• Not a huge fan of fish? Try a mild fish like tilapia, or grill fresh salmon, which is significantly less fishy tasting than the canned version.
  • Skip the meat all together for a few meals a week and use a vegetarian protein option like lentils, beans, or brown rice in a stir-fry with lots of veggies.

 

Don’t eat: added sugar–real or fake. If what you’re eating doesn’t look like a piece of fresh or dried fruit yet still tastes sweet, then you’re probably eating added sugar. For this challenge all added sugar is out. I normally use small amounts of raw honey, maple syrup, or blackstrap molasses to sweeten some recipes, but not for this challenge. No coconut sugar, brown rice syrup, agave, evaporated cane juice, Sugar in the Raw, stevia, Splenda, or other artificial sweetneers–you can do it. Wondering about your morning coffee? Trust me, if you need that morning coffee, you’ll drink it without sugar. If you’re looking for an alternative sugar source for your long runs, then dried fruit is a great real food alternative to energy gels and chews.

Do eat: fruit. The point of forgoing added sugars is to readjust your taste buds to what sweet really is–fruit. Fruit is sweet, and cookies are incredibly sweet; you’ll have a new appreciation for what sweet really is at the end of the 30 days.

  • Blend fruit in a smoothie with almond milk for breakfast.
  • Pick your favorite fruit to eat as your after dinner “dessert.”
  • Have a small piece of fruit, like a plum or a few strawberries with some nuts for a snack.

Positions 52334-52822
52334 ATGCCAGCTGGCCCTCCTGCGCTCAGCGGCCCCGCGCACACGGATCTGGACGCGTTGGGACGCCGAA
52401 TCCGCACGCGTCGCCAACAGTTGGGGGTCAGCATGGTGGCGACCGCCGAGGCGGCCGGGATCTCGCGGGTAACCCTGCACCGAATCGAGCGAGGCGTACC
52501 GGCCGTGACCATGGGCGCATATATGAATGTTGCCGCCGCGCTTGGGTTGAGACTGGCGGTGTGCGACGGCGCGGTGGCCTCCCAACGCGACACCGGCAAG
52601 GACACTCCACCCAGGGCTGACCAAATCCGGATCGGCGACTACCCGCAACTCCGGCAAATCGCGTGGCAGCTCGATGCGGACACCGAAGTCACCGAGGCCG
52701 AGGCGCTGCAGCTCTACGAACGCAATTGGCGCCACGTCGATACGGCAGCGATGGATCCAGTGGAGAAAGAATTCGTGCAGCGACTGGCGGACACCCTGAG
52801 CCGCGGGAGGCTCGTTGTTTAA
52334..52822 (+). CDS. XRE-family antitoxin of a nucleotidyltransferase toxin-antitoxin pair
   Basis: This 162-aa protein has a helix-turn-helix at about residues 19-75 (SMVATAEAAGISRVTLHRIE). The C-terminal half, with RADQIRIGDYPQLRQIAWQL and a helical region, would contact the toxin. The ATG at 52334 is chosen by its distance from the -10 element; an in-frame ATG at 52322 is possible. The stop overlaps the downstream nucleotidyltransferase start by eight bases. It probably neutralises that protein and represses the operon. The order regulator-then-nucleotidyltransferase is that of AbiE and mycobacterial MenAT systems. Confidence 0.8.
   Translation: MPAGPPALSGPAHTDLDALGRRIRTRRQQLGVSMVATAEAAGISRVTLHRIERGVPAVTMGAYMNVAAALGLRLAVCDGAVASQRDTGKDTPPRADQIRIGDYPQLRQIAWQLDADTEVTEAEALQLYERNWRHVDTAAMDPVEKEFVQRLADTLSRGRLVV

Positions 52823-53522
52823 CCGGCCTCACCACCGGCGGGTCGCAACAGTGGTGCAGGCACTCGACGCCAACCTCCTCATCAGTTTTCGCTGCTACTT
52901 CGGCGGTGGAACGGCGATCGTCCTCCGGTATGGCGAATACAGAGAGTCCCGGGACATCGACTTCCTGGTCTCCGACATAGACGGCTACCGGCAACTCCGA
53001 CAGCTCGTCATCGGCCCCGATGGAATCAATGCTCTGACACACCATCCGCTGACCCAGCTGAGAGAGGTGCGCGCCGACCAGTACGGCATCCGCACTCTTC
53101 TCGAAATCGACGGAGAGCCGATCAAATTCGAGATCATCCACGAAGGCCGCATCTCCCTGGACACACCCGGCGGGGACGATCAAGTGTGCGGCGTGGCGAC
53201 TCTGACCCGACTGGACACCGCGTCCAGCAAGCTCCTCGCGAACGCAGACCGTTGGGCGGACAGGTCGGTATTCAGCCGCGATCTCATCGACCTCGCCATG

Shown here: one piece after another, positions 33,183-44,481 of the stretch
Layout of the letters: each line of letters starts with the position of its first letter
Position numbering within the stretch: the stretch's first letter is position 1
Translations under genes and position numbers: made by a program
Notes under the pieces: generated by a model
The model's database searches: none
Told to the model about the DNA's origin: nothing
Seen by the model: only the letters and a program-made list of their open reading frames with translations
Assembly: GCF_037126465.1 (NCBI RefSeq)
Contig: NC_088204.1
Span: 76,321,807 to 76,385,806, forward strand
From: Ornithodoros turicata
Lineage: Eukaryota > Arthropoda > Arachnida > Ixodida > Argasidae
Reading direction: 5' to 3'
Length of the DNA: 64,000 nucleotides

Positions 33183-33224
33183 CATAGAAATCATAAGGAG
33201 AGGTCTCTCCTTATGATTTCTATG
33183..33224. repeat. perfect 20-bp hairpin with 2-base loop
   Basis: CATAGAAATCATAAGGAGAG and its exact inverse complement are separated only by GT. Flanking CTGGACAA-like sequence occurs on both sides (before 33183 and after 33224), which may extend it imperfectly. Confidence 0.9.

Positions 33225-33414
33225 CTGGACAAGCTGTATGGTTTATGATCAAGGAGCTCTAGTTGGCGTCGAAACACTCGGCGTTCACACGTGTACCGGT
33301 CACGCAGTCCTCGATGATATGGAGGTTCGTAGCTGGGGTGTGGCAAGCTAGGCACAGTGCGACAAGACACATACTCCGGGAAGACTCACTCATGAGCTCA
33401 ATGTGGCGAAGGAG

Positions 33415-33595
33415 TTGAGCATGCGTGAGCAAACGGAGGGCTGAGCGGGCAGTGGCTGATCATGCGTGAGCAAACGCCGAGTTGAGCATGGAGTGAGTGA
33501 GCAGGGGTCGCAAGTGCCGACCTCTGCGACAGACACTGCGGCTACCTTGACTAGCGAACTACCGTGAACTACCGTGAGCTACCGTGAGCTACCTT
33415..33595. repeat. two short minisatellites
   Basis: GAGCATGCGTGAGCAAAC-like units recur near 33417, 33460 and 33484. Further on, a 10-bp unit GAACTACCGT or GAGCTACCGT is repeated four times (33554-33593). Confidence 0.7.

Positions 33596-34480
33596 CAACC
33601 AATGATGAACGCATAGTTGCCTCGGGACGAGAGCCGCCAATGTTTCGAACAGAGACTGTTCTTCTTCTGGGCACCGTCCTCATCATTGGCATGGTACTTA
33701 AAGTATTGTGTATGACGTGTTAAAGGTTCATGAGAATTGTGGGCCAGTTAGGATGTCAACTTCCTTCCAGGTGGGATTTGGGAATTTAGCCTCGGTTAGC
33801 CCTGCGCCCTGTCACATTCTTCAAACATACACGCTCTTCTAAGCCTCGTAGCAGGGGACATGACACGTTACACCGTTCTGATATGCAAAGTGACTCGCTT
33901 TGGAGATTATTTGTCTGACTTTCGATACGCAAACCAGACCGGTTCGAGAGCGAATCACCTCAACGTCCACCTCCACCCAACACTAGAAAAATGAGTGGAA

• Freeze peeled bananas, then blend with 1 tablespoon no sugar added peanut butter or almond butter for a healthy dairy-free banana ice cream.

 

Don’t eat: dairy. I know I’m not lactose intolerant, and every day I typically use Greek yogurt and skim milk in my smoothie, half & half in my coffee, and string cheese as a snack. I do have a lot of clients who are lactose intolerant though, and even if you don’t think you are, you could still be slightly sensitive to dairy. So no dairy for this challenge: milk, half & half, ice cream, butter, yogurt, cheese, and kefir. If you are unsure if a food has dairy in it, it probably means it’s a processed food anyway–problem solved.

Do eat: unsweetened alternatives. I’m making an exception for unsweetened non-dairy milk alternatives like soy, almond, flax, oat, or coconut milk. They do have more than 1-2 ingredients because of the added vitamins and some have thickeners, but there needs to be a healthy dairy alternative for my morning smoothies and coffee (my challenge, my rules)!

  • I am including single ingredient vegan protein powders like hemp, pea, or brown rice with no added flavors or sweeteners in the “to be included” list. However, whey protein is a dairy food, and the whey concentrate does contain small amounts of lactose and should be avoided. Whey protein isolate is virtually lactose free, so would technically fit the bill, but I’d personally still avoid all whey protein for this challenge. I like a scoop of hemp protein in my morning smoothie!
  • Use canned organic coconut milk or almond milk in your morning coffee. If you’re like me and enjoy the thickness of half & half, coconut milk is naturally thick and creamy.